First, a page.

The global e-commerce market, which has been growing by leaps and bounds, has been making a transition into m-commerce, as most users are now browsing and transacting through apps on their smartphones because of convenience.
But before the dust could even settle, the market seems to be in a flux again. Many experts consider automated chatbots and messenger platforms like Telegram, WhatsApp and Facebook Messenger to be the future of conversational and artificial intelligence (AI) assisted commerce. Yellow Messenger, whose name is inspired by the all-purpose Yellow Pages is one such player that aims to make e-commerce conversational through its bots and mobile app.
What is it?
The smartphone app for Android has been around for around six months now and has amassed over 10,000 downloads according to Google Play. The Facebook Messenger and Telegram bots are more recent additions, but the team expects to see immense growth on these platforms. The platform allows users to shop for products and services from brands and businesses.
Story so far
Yellow was founded by a four-member founding team consisting of Jaya Kishore Reddy (CTO), Rashid Khan (Chief Hacker), Anik Das (Tech Lead) and Raghu Ravinutala (CEO). The founders are mainly techies from universities- NIT, Warangal and IIIT Hyderabad- and had previously worked in deep technologies in the areas of e-commerce, electronic design automation, Internet of Things (IoT) and AI at Myntra, Texas Instruments, Edge Verve 7 and Magma Design Automation.
Yellow Messenger is currently incubated at Microsoft Ventures and is part of their growth startup programme. The startup has seen good traction for its mobile app, but with recent developments in the tech space, Raghu believes that automated chatbots and messenger platforms will be the road forward for ecommerce businesses to reach out to customers. He says,
It takes about 10 times more effort to download an app, engage and retain users. Also the app market is currently overcrowded and it is not easy to stand out. Chatbots and Messenger platforms eliminate this friction.
So, based on this thought process and external validations, the team recently released bots on Telegram and Facebook Messenger to book movies and buy fashion products across India and USA. The team believes it is one of the first fully automated bots for products in this space globally and aims to cash in on the first-mover advantage.
The Yellow Messenger app is free to download and use. The startup works on an affiliate model and earns commission for every transaction through its platform. The team is also working with a few retailers in the US to provide custom chatbots and this B2B angle works on a monthly subscription model. So far, Yellow has mainly relied on referral and social media marketing to reach out and acquire users, and believes in using similar strategies to acquire customers going forward.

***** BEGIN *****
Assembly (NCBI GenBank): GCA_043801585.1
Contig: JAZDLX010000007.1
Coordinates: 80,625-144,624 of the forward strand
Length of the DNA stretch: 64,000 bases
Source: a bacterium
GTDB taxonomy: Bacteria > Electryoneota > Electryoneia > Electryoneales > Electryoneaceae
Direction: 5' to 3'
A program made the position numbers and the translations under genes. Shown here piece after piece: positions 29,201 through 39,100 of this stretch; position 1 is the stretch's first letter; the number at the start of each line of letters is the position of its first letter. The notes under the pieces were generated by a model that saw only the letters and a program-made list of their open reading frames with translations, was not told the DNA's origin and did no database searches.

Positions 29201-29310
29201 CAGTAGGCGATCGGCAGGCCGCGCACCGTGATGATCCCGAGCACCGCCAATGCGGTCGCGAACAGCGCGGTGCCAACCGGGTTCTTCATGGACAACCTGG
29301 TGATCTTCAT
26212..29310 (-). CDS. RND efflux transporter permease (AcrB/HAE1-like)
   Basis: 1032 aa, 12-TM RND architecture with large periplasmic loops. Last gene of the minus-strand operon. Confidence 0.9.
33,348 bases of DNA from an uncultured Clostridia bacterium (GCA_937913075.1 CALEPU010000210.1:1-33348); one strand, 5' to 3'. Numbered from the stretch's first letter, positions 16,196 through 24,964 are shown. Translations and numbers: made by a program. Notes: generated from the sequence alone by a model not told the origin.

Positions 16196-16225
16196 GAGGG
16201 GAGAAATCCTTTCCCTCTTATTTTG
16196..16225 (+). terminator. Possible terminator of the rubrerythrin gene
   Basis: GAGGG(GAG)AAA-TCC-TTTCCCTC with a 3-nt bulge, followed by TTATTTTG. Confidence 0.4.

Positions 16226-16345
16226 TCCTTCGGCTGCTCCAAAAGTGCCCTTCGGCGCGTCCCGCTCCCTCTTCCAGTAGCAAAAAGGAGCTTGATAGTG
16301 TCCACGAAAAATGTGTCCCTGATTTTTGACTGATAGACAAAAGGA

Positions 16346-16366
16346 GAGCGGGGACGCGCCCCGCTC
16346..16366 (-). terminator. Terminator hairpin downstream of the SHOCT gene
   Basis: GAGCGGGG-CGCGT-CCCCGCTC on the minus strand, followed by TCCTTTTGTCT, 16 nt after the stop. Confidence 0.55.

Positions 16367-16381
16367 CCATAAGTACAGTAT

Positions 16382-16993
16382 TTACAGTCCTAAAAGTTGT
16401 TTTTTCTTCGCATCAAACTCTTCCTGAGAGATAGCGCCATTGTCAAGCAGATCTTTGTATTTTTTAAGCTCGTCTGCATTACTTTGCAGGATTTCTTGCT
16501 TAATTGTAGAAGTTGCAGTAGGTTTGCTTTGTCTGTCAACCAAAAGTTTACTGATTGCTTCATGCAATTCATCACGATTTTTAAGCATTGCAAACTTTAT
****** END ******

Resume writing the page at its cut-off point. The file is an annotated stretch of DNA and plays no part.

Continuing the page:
Currently available only on Android, Raghu adds that they don’t plan to launch an iOS app. He believes that Messenger platforms should be the startup’s focus area instead. He said,
Whoever takes a leading position while moving to a new platform has higher chances of success and disruption. Uber gained popularity while the world moved from web to mobile.
While they aren’t yet abandoning their mobile app, Raghu noted their main focus will be on chatbots going forward. The team aims to expand their offering from two to 10 categories in over the next six months to try capture the market in India and USA.
Raghu also believes that the growth on chatbots will be faster than the growth on apps on smartphones because of the cut-down of friction that was previously involved while installing and uninstalling apps.
There has been a lot of chatter in the last few months about chatbots and how they are the future of conversational-based interactions and commerce. Some experts have gone far ahead to predict the eventual death of mobile apps. A recent report from Techcrunch takes a contrarian view and believes that the ‘death of apps have been greatly exaggerated’. It argues that-
Even if the app stores take a hit with a dip in number of users, chatbots will not replace the need for standalone apps, in the same way that mega-portals (like Yahoo, AOL) didn’t replace standalone websites in the past.
There is a big interest in this space from tech giants and startups alike. Recently, at Google I/O 2016, the search giant announced its foray into this space, with Allo, its personal assitant app that would let people do a variety of tasks, one of which includes online shopping and transactions. Amazon has a headstart on Google with its Echo device. Closer home in India we have players like Haptik, HelpChat, Lookup Messenger, LocalOye and Niki.ai that are vying for a piece of the conversational commerce pie.
With a user interface that makes good use of vivid colours and design, the Yellow Messenger app provides an interesting value proposition to discover products and services across multiple categories and then follow up over chat to go through with the purchase.
Yellow’s Facebook Messenger bot strives to provide a similar experience over chat but is not yet close to the experience that their native app provides. While the overall experience was good, Yellow’s bot sometimes returned, “No movies playing in your location,” for multiple locations close to multiplexes and malls during the daytime.
It will be interesting to see what further integrations Yellow includes in their bot and mobile app and see whether their focus on Messenger apps pays off in the long run or bots will really kill mobile apps.
What do you think about this app, do let us know in the comments below. Also do check out other apps under our App Fridays series.